Next: Post-Processing for Eigenvectors Using Up: General Use of ARPACK Previous: Post-Processing for Eigenvectors Using

# Computational Modes for Complex Problems

This section describes the solution of eigenvalue problems in complex arithmetic. The reverse communication interface subroutine for the double precision complex eigenvalue problem is znaupd . This routine is to be used for both Hermitian and non-Hermitian problems. The routine is called as shown in Figure 3.8. It should be noted that the calling sequences for znaupd and zneupd differ slightly from those of dnaupd and dneupd. The main difference is that an additional work array rwork is required by znaupd that is not required by dnaupd.

Occasionally, when using znaupd on a complex Hermitian problem, eigenvalues will be returned with small but non-zero imaginary part due to unavoidable round-off errors. These should be ignored unless they are significant with respect to the eigenvalues of largest magnitude that have been computed. There is little computational penalty for using the non-Hermitian routines in this case. The only additional cost is to compute eigenvalues of a Hessenberg rather than a tridiagonal matrix. For the problem configurations this software is designed to solve, the size of these matrices are small enough that the differences in computational cost are negligible compared to the major work that is required.

  call znaupd ( ido, bmat, n, which, nev, tol, resid, ncv, v, & ldv, iparam, ipntr, workd, workl, lworkl, rwork,info ) 

The integer ido is the reverse communication flag that specifies a requested action on return from dnaupd. The character*1 parameter bmat specifies if this is a standard bmat = 'I' or a generalized bmat = 'G' problem. The integer n specifies the dimension of the problem. The character*2 parameter which may take the same possible values listed for subroutine dnaupd in Table 3.4.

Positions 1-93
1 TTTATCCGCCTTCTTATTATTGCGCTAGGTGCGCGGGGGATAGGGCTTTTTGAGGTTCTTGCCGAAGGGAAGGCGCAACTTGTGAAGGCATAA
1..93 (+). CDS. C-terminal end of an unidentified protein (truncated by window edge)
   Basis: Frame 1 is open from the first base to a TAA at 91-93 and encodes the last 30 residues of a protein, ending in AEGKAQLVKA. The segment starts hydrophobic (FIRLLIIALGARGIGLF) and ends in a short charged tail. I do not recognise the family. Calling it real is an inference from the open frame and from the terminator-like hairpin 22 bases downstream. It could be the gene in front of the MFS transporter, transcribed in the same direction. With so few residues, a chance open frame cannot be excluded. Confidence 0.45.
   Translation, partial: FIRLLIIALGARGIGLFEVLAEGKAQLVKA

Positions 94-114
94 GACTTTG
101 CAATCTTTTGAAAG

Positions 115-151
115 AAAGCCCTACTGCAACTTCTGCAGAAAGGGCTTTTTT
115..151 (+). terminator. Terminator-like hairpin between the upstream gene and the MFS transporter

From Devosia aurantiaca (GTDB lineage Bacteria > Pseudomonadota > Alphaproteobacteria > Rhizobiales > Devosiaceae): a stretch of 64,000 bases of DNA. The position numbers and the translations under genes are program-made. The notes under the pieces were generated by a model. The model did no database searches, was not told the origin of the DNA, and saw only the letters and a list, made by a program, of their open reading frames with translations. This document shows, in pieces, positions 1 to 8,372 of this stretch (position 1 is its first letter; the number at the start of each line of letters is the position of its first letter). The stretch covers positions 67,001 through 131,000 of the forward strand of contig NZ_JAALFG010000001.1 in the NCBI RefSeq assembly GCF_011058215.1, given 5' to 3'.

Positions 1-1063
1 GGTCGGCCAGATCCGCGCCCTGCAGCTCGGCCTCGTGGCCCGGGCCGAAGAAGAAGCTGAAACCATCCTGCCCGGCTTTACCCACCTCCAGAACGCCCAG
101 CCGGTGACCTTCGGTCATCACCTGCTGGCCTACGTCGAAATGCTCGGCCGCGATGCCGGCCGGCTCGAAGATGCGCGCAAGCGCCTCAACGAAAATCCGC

There are three shift-invert modes for complex problems. These modes are specified by setting the parameter entry iparam(7) = mode where mode = 1,2, or 3.

In the following list, the specification of OP and are given for the various modes. Also, the iparam(7) and bmat settings are listed along with the name of the sample driver for the given mode. Sample drivers for the following modes may be found in the EXAMPLES/COMPLEX subdirectory.

1.
Regular mode (iparam(7) = 1, bmat = 'I' ). Use driver zndrv1.
(a)
Solve in regular mode.
(b)
and

2.
Shift-invert mode (iparam(7) = 3, bmat = 'I'). Use driver zndrv2.
(a)
Solve in shift-invert mode.
(b)
and

3.
Regular inverse mode (iparam(7) = 2, bmat = 'G'). Use driver zndrv3.
(a)
Solve in regular inverse mode.
(b)
and

4.
Shift-invert mode (iparam(7) = 3, bmat = 'G'). Use driver zndrv4.
(a)
Solve in shift-invert mode.
(b)
and     Next: Post-Processing for Eigenvectors Using Up: General Use of ARPACK Previous: Post-Processing for Eigenvectors Using
Chao Yang
11/7/1997